The lowdown: The northern Mexican cousin of Mexico City’s tacos al pastor varies from its capital progenitor in geography, yes, but also in seasoning. Most pork taco de trompo preparations prefer smoky paprika-based marinades. Some taquerias stick with the achiote-dominant seasoning popular in Mexico City. Regardless, tacos de trompo are closely associated with the northern city of Monterrey. Immigrants from that city brought their rich, hot trompos to Houston and Dallas, where taco de trompo purveyors are identified by paintings of top-shaped trompos and Monterrey’s landmark mountain, Cerro de la Silla.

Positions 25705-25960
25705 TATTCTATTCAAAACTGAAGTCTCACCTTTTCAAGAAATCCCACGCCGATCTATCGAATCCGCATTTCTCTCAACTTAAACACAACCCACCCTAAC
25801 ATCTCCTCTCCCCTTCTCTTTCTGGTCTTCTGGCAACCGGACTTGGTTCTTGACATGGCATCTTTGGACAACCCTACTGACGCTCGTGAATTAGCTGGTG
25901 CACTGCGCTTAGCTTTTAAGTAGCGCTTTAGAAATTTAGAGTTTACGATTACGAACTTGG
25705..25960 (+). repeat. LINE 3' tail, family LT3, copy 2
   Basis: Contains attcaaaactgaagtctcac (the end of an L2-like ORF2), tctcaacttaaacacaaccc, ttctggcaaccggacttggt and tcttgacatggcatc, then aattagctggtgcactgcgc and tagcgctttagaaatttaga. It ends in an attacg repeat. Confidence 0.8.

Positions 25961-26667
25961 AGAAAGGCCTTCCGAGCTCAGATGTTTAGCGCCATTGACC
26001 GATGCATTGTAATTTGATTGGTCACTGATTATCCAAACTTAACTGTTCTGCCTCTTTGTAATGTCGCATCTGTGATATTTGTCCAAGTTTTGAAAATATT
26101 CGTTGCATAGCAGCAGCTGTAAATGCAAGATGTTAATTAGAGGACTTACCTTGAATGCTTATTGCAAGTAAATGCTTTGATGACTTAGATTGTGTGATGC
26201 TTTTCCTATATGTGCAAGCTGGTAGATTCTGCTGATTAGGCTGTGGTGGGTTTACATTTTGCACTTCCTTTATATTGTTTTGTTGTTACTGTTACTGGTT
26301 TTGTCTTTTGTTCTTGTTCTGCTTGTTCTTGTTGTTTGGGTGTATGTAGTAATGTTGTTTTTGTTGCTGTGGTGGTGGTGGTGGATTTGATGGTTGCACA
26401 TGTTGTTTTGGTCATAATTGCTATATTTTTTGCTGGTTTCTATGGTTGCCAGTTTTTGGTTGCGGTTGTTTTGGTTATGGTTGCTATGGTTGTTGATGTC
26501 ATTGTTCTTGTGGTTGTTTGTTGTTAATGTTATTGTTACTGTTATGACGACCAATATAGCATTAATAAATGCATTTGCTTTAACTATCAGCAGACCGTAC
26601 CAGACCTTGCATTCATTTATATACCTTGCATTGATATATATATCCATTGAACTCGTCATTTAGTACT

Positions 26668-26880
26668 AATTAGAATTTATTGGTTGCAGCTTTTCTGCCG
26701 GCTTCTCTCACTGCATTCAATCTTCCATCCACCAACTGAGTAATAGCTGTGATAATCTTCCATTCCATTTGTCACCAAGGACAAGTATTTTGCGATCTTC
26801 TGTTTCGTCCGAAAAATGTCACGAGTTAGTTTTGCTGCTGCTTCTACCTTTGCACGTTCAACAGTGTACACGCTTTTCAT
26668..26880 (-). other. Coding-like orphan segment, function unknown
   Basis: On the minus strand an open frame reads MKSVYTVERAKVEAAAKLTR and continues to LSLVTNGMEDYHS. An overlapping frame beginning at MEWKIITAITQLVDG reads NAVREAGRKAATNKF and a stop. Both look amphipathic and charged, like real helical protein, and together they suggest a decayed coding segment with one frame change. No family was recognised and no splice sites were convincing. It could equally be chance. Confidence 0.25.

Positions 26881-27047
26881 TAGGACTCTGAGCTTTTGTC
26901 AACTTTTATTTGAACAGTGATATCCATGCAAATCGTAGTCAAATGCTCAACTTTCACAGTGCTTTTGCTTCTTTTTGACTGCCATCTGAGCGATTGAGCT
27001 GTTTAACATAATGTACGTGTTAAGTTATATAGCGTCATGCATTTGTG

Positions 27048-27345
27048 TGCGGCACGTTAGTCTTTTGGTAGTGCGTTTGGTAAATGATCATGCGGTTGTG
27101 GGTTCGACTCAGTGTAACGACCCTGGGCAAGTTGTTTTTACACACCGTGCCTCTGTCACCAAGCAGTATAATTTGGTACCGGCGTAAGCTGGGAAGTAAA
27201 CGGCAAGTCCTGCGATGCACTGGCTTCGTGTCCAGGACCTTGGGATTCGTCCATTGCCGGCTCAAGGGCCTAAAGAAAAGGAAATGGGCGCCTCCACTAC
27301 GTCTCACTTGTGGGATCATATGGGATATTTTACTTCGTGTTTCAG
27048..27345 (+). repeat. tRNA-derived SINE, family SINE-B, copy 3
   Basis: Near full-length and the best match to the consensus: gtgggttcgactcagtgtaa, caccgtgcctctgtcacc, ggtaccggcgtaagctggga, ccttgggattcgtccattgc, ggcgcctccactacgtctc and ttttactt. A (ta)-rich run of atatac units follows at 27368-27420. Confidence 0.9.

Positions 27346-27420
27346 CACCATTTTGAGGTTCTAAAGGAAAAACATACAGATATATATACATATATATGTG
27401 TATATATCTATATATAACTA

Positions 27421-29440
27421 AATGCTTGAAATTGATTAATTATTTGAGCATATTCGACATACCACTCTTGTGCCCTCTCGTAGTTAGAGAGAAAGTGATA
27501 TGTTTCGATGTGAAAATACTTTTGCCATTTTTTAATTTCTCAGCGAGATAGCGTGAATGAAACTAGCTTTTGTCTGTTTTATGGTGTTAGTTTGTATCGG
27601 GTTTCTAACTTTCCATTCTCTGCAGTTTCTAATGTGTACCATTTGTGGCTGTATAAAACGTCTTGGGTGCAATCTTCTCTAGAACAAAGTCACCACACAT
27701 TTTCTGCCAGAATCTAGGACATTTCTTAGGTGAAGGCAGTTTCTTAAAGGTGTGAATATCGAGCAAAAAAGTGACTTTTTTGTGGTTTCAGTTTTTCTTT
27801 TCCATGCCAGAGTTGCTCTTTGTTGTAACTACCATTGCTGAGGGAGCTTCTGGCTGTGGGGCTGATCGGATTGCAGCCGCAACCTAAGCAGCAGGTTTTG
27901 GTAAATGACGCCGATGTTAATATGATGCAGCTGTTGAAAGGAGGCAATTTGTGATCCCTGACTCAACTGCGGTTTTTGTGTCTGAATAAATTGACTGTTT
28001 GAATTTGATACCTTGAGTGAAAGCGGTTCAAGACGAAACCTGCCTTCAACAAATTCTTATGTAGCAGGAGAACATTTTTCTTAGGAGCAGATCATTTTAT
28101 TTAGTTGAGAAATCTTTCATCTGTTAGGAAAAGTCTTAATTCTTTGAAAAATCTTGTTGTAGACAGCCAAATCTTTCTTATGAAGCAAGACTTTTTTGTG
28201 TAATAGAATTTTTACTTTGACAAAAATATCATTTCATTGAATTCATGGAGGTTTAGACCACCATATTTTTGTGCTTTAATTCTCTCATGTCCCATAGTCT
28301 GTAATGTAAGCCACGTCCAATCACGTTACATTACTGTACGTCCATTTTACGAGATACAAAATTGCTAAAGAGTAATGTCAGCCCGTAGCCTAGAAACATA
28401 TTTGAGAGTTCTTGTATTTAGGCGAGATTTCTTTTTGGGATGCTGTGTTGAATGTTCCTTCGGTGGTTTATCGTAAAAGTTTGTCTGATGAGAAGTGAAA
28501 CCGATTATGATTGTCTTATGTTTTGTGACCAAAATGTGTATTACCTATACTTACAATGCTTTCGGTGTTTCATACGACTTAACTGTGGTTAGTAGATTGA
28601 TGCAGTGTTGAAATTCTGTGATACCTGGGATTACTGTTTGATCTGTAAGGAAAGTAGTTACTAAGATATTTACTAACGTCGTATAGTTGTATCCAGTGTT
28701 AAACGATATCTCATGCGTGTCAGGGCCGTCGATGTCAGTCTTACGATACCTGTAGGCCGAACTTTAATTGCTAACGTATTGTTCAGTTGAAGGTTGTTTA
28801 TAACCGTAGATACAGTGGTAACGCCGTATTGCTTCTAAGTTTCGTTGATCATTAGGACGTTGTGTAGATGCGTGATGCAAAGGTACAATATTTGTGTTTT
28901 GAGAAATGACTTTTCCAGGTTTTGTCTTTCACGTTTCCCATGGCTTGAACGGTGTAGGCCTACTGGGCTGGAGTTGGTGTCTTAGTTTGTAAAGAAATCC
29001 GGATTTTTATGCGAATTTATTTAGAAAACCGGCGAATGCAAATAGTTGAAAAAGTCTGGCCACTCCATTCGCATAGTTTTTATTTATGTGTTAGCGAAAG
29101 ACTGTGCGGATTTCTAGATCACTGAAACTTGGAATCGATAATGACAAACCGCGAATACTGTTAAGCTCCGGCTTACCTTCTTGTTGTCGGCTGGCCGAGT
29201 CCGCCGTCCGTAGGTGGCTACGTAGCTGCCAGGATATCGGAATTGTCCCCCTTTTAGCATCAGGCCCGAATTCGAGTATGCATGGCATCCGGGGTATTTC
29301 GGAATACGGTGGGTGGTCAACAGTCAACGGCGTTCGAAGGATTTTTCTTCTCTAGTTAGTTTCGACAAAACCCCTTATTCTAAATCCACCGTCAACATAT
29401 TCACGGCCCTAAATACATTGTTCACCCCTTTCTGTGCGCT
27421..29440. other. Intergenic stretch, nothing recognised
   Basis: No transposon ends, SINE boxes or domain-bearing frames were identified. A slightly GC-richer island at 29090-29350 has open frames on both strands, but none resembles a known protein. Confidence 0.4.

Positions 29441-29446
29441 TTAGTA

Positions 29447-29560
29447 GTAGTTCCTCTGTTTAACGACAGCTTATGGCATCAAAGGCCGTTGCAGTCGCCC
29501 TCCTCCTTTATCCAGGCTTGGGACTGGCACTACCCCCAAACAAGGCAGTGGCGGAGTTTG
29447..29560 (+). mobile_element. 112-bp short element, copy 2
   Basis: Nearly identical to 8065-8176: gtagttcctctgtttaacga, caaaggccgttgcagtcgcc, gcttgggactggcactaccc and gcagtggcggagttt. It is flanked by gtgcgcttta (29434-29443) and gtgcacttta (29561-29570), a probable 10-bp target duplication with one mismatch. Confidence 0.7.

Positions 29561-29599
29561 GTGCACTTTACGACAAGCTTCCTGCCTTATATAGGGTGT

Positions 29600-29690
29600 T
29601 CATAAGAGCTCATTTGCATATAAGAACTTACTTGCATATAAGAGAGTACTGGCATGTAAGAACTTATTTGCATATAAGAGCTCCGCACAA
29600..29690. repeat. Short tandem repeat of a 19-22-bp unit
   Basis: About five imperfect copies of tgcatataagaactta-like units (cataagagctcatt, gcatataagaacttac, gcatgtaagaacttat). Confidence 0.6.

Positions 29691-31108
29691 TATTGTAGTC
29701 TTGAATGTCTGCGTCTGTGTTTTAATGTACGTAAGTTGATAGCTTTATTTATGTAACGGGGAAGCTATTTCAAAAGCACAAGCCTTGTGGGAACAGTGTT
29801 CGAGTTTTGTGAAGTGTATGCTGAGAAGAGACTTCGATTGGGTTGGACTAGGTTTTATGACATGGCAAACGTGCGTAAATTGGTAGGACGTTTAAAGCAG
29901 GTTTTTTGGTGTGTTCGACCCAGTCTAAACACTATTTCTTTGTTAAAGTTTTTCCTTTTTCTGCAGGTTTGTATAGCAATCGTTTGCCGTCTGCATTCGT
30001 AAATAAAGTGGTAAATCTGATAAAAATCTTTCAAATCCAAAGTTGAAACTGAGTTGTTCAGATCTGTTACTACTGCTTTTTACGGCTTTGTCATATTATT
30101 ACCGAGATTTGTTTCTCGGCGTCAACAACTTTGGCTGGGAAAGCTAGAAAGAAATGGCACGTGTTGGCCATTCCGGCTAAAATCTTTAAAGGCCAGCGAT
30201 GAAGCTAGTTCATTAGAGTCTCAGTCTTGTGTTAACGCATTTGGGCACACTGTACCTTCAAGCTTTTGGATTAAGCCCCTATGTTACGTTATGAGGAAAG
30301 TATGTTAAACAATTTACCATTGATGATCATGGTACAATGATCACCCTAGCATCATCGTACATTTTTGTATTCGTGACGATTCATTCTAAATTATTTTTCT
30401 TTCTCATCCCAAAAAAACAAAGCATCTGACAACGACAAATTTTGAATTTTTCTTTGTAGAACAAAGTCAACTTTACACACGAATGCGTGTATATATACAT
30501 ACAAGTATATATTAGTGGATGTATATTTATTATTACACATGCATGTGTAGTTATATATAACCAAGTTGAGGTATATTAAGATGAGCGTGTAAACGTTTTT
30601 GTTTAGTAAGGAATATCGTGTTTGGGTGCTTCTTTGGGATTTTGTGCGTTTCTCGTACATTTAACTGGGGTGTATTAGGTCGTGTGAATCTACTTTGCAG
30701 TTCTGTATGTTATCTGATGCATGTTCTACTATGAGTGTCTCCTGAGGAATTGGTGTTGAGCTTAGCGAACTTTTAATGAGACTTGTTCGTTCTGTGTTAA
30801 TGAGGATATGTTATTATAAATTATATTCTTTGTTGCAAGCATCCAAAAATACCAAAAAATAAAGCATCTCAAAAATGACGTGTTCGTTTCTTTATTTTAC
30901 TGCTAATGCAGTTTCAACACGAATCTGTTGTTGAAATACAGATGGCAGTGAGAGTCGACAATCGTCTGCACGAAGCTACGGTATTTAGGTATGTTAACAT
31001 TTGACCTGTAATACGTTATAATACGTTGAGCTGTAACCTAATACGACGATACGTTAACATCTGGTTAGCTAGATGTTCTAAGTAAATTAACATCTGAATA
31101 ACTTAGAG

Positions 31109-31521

Where to eat it: In Dallas, Trompo (839 Singleton Blvd. #150; 972-809-7950), which started as a secret backyard pop-up, serves out of a brick-and-mortar on Singleton Boulevard. The regular taco de trompo is excellent, but the right order is the campechana, which combines trompo pork meat with beef in a net of melted white cheese in a flour tortilla. It’s out-of-this-world salty and punchy, especially with the ear-tingling salsa de chile de árbol. In Houston, La Macro (1040 W. Cavalcade Street; 832-618-4611) is your go-to trompo spot.